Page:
ASA Monitor December 2023, Vol. 87, 18.
Biomarker for tracking treatment-resistant depression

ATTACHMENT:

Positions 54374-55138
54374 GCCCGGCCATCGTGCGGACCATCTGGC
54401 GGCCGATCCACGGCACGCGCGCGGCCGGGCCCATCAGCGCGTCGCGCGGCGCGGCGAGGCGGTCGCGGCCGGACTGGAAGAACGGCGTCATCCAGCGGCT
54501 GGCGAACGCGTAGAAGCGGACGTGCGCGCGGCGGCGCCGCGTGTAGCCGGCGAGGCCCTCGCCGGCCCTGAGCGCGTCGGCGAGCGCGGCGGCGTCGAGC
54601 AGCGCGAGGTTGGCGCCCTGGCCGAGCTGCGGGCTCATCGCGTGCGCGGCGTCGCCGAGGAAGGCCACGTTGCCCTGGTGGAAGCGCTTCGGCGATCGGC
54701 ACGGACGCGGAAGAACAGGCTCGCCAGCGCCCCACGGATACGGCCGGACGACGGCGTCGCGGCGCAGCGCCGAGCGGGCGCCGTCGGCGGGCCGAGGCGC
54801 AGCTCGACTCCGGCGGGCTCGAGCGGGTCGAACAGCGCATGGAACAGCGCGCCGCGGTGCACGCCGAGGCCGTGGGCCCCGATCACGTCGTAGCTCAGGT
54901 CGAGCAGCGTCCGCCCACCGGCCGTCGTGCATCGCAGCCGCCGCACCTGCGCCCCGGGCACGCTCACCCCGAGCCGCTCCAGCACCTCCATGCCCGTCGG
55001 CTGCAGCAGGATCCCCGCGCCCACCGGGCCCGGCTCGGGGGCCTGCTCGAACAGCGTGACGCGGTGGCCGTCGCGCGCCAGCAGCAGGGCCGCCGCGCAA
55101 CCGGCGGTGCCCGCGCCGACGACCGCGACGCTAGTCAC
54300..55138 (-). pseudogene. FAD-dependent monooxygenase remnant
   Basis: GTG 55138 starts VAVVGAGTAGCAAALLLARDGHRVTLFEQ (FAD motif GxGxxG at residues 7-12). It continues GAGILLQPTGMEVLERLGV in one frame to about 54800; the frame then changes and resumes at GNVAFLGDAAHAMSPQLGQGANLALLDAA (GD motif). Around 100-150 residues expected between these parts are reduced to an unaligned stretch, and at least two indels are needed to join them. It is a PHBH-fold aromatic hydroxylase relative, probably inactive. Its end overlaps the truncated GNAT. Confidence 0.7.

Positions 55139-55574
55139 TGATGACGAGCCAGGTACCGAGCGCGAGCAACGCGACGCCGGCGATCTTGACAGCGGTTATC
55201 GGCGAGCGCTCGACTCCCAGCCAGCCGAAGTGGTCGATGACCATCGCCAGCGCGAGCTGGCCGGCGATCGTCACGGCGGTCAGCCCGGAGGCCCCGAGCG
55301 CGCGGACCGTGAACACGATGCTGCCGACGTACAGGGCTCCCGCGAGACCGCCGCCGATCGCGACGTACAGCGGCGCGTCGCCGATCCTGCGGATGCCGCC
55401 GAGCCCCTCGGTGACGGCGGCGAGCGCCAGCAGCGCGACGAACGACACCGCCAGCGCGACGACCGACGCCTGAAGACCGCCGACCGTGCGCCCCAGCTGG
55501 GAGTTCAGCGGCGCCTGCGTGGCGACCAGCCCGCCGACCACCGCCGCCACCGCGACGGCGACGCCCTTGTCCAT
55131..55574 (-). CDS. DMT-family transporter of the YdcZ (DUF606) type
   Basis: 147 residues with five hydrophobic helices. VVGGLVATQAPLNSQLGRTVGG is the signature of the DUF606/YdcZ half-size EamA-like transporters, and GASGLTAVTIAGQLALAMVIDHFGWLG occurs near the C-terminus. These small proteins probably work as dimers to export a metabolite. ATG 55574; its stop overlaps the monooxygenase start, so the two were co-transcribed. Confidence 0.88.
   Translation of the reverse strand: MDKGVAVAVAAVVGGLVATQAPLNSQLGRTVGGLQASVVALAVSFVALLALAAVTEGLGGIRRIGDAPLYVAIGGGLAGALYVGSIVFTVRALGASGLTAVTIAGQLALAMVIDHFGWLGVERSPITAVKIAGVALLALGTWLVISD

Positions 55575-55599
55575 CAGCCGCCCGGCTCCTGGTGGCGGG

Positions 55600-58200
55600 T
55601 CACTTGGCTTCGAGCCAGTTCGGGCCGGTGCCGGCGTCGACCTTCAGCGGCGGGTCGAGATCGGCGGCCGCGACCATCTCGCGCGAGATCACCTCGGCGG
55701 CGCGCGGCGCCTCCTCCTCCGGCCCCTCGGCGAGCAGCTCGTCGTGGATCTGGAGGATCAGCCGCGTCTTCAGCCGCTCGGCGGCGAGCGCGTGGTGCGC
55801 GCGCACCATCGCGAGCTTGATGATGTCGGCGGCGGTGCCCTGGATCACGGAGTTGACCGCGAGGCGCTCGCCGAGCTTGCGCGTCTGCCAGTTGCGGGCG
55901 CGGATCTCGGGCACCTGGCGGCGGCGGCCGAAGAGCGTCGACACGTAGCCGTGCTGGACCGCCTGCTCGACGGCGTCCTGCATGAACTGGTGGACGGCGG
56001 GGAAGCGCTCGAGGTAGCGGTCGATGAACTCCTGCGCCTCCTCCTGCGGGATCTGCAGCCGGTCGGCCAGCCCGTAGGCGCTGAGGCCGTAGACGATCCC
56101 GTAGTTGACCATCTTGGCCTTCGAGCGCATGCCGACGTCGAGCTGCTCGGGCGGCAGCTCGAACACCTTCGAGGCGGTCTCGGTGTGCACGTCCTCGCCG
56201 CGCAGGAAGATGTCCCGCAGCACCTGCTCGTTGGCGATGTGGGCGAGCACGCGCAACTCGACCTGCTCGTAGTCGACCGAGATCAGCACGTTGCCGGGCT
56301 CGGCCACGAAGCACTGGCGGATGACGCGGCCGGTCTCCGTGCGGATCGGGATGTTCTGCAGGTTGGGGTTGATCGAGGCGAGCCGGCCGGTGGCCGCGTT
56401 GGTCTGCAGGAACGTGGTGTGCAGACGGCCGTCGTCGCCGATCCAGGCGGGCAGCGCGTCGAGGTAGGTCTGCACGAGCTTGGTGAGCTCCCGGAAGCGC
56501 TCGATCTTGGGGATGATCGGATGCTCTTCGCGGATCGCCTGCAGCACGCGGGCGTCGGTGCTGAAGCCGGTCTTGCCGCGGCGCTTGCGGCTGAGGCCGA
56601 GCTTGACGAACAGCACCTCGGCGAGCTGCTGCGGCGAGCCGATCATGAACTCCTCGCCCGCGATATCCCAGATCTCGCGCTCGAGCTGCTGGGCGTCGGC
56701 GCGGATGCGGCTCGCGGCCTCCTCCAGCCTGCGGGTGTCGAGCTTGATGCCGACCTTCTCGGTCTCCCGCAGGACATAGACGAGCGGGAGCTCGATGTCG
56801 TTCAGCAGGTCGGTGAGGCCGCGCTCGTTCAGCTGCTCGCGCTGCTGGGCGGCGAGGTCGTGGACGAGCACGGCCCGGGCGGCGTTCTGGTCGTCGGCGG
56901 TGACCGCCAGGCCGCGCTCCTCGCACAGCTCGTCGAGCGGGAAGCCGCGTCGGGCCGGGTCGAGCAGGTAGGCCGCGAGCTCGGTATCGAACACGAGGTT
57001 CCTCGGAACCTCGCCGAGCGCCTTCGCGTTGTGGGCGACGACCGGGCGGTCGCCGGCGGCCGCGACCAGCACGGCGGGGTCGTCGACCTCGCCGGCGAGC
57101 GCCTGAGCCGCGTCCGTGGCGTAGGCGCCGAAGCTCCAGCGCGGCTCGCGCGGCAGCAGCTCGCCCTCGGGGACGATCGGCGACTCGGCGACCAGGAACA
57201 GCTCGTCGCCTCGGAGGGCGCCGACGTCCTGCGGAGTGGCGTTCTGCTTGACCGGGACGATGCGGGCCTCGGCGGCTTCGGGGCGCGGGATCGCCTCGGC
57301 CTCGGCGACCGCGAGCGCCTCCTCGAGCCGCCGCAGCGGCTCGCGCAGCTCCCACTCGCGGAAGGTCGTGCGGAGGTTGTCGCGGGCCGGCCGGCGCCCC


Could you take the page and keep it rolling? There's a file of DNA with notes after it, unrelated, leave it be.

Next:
In a recent study of treatment-resistant depression, researchers used a deep brain stimulation (DBS) device that records brain signals and identified a brain activity pattern or “biomarker” associated with clinical improvements in depression symptoms. The study involved 10 adults with treatment-resistant depression who underwent six months of DBS therapy. AI tools analyzing brain data revealed a common brain activity signature linked to symptom improvement. Results showed that 90% of participants experienced significant improvement in depression symptoms, with 70% achieving remission or no longer being depressed. An algorithm was used to distinguish between depressive and stable recovery states, providing an early warning system for clinicians to adjust DBS treatment. Structural and functional abnormalities in the targeted brain network were also identified, and changes in facial expressions during interviews correlated with the biomarker’s findings. This biomarker could help clinicians objectively track and adjust DBS treatment. The researchers are confirming their findings in a second patient cohort and plan to explore the effects of DBS on other mental disorders.